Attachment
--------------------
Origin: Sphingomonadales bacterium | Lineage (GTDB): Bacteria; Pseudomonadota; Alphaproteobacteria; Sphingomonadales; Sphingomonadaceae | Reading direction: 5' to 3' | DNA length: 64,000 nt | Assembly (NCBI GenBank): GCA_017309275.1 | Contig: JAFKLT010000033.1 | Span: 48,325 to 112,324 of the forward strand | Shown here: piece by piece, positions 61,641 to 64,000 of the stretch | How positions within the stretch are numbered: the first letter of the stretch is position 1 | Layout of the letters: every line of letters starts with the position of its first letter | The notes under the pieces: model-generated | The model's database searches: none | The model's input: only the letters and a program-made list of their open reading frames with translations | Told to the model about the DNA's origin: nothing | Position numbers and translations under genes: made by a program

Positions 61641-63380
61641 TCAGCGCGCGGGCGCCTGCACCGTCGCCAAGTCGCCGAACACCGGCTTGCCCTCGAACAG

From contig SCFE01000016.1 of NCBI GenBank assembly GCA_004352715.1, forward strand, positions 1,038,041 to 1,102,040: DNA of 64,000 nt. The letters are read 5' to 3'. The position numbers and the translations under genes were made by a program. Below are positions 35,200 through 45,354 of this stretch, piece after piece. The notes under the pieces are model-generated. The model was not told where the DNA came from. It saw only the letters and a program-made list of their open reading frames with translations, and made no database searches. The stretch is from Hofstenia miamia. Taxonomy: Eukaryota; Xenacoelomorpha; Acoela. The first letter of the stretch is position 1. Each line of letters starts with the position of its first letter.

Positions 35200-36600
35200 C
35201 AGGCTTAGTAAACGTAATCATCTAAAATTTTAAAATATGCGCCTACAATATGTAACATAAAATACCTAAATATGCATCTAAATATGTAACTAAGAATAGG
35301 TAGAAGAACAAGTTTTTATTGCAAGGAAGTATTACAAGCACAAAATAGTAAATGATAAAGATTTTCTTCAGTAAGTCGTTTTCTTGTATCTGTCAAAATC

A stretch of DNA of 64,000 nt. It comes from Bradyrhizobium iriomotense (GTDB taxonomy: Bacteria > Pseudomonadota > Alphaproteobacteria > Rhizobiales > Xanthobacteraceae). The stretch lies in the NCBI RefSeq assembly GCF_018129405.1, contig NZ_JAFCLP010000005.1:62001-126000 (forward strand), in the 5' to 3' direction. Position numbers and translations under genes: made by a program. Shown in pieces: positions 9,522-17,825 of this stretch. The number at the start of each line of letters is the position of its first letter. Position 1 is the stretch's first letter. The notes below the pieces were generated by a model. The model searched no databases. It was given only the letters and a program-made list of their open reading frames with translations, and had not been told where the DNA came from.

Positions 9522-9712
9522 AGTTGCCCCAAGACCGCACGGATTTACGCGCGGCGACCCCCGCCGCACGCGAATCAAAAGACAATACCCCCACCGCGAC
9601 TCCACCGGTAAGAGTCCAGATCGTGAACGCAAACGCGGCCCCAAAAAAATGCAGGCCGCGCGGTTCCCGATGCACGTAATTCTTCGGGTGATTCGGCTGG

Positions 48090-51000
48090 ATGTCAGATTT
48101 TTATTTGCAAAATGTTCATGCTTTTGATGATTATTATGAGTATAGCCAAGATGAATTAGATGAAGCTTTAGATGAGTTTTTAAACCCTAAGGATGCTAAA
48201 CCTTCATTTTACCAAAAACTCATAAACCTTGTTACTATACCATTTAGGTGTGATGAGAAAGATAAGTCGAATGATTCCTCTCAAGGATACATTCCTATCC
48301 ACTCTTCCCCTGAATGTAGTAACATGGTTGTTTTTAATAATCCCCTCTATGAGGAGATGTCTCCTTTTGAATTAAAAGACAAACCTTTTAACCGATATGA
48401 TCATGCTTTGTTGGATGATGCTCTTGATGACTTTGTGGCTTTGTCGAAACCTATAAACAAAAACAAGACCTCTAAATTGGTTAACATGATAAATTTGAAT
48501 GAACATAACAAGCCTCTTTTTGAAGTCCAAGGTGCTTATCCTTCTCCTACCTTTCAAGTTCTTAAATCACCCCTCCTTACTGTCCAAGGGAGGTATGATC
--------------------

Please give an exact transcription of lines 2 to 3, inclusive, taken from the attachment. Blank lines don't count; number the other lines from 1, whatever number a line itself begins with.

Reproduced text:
Positions 61641-63380
61641 TCAGCGCGCGGGCGCCTGCACCGTCGCCAAGTCGCCGAACACCGGCTTGCCCTCGAACAG